WHAT’S THE DIFFERENCE BETWEEN CHIROPRACTORS AND OTHER THERAPY MODALITIES?

WHAT’S THE DIFFERENCE BETWEEN CHIROPRACTORS AND OTHER THERAPY MODALITIES? By Dr Paul

WHAT’S THE DIFFERENCE BETWEEN CHIROPRACTORS AND OTHER THERAPY MODALITIES?

When viewing what options patients have for treatment, the picture can be very confusing. Should I see a chiropractor or a physiotherapist? Do I choose to get spinal adjustments and manipulation, or should I try mobilisation and stretching? What do I do?

To start with, let’s get our terminology straight. There is a difference between MANIPULATION and an MOBILISATION. With mobilisation, a force is introduced into multiple segments with the sole intent of “mobilizing” the area. No care is taken to isolate the specific joint or vertebra. A contact is made with one’s hands over several segments at one time, and whatever “cracks” does so without a specific goal in mind other than global or regional movement.

A mobilisation gives everyone the same “aspirin” approach, no matter what the presenting conditions are. Every patient is mobilised on their right side and then their left when their lower back is treated, then they lay on their stomach and are pushed on all the way up and down their mid back and finally lay on their back and their neck is cracked from left and then the right. While this makes many patients “feel good”, this approach usually results in short term relief only because no attempt at specific correction is ever made. In some cases, too much joint movement, or worse yet joints that are manipulated that should not be, result in new pains or instability. 

Manipulations are different in that they are more SPECIFIC and often called an “Adjustment”. 

       

An adjustment implies that a detailed examination is performed via a functional tactile assessment by the chiropractor on each specific joint to determine if there is a ‘subluxation’, and exactly where it is located. A ‘subluxation’ is a central segmental motor control problem, in other words a vertebra that has distorted in the structure and not functioning correctly; to a point it is detrimental to the function of the central and peripheral nervous system.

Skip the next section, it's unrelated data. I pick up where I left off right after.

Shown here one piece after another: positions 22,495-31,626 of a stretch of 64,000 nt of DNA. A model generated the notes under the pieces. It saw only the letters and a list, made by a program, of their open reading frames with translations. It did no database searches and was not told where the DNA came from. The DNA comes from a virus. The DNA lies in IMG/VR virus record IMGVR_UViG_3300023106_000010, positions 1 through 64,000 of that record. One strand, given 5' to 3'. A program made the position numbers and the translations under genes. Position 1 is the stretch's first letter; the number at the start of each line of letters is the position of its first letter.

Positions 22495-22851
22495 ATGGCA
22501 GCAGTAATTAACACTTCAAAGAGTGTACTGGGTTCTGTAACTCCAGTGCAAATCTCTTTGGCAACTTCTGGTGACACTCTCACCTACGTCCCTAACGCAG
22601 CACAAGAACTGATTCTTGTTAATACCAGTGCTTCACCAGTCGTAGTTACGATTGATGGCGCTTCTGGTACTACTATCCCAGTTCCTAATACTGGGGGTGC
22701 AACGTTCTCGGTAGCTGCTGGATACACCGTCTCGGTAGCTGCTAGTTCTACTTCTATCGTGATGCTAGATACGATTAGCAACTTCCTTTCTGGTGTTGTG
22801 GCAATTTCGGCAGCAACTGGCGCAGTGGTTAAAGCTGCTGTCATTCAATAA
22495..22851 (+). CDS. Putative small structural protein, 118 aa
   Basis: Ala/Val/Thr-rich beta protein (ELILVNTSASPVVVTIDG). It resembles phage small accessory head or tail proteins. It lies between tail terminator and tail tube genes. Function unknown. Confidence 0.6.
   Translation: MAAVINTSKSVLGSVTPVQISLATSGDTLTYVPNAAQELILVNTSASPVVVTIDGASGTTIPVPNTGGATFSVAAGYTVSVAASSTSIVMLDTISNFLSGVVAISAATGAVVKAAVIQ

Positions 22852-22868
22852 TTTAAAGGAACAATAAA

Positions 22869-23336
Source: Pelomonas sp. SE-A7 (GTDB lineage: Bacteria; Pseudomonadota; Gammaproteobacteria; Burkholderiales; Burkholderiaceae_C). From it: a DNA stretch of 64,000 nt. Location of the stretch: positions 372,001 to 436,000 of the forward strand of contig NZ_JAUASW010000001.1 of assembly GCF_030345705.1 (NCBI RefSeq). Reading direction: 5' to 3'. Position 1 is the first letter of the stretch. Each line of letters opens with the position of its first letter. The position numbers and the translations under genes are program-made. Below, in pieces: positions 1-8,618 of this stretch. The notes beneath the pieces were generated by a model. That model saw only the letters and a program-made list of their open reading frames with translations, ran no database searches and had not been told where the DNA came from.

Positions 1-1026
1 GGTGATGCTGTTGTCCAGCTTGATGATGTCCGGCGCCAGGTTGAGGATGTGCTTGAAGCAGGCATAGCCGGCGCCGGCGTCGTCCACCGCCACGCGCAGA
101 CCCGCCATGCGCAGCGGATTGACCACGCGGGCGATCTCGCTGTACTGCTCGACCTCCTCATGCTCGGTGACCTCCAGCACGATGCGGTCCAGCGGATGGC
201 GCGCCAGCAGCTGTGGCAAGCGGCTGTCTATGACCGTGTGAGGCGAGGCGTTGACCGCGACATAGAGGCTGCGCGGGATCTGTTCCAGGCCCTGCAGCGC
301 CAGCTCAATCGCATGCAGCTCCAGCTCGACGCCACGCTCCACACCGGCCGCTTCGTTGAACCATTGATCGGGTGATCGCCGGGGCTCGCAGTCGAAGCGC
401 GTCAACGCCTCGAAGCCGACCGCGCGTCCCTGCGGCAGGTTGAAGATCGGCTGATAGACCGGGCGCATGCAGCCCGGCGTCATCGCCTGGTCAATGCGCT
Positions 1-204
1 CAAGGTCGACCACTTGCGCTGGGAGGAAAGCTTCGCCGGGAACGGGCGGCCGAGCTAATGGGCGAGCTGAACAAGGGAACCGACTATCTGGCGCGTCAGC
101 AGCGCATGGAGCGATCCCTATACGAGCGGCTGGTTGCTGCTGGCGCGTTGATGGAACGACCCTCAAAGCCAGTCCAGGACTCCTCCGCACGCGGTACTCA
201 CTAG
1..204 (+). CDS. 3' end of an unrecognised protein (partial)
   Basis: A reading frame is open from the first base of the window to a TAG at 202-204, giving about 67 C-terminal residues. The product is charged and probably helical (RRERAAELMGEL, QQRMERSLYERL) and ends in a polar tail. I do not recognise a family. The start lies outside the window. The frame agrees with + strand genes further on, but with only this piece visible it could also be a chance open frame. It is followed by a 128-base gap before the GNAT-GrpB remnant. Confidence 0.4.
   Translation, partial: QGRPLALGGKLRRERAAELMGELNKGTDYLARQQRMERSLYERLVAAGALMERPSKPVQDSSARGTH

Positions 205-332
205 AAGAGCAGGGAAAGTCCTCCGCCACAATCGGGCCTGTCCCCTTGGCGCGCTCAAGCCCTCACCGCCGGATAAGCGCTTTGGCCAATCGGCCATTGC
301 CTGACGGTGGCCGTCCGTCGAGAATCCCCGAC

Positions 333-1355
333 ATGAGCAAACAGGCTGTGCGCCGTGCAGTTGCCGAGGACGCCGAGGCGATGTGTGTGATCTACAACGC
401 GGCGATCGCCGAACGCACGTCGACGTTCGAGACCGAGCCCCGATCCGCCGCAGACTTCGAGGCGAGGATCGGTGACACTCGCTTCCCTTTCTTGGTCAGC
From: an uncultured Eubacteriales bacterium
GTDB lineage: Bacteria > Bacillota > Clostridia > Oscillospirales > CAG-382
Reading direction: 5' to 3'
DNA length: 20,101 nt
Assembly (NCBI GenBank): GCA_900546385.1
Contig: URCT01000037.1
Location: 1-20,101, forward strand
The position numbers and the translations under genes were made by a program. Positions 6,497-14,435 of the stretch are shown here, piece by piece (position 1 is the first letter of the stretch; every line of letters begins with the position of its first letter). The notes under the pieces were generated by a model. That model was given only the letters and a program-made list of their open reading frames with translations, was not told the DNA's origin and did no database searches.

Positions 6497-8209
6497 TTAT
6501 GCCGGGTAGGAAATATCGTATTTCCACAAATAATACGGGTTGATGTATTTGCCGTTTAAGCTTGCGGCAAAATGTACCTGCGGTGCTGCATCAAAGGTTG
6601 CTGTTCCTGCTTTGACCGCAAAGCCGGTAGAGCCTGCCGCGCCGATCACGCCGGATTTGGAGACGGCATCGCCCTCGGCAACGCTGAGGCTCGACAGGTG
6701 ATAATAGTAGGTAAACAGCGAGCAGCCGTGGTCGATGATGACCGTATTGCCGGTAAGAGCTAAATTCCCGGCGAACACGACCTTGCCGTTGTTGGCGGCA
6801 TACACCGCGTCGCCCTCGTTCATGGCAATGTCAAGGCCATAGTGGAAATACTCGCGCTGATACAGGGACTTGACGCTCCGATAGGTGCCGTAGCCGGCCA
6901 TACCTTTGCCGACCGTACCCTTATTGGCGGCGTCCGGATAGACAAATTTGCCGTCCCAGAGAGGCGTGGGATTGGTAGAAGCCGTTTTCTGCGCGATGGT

The information from the assessment is then combined with the x-rays and the deficit in various muscle contraction strength tests to determine the best way to reduce the negative function and pain from the ‘subluxation’. An adjustment is done with an intention to influence a specific outcome; namely eliminate distortion in the spine and to improve the communication relays around the body through the nervous system which is closely packed inside the spine. Does how well your spine works effect that way your nervous system and brain works?

‘sub’ means under, ‘lux’ means light; ‘subluxation’ is essentially saying ‘dim light’. Is a ‘dim’ nervous system acceptable to any person considering it is responsible for EVERYTHING that happens within the body.

The x-ray provides the information to assess exactly what the quality of the structure is, what areas should not be treated and an expectation of what each person’s results should be. The films tell the story of what phase of subluxation a patient is in whether acute or chronic by the absence or presence of degenerative changes.

The adjuster contacts the ‘subluxated’ vertebrae on a specific part of the bone and positions the patient so that when they introduce the adjustment ‘force’ in a very precise direction and to a calculated depth. These factors are case specific for each patient; this then restores movement into the joints that are not moving, hopefully restoring function to the tissue and reducing back pain. The adjustment will also stretch tiny sensor muscles around the spine which your brain uses to assess the internal and external environment. No matter what you are doing your spine is moving or in a certain position, these sensors tell the brain; with more movement the brain receives more data and electrical activity is then increased in the brain. Similarly when motion in the spine is lost the brain receives less information from your environment which ‘dims’ the ‘information highway’.

When visiting other “mobilising” professions, such as physiotherapists, osteopaths or physiatrists (physical medicine specialists), the more general mobilisation methods are typically used, usually combined with a variety of physiotherapeutic modalities.

At Peterborough Chiropractic we practice a very specific method of adjusting your spine for a certain desired neuro-mechanical outcome and better movement, health and body function for you.

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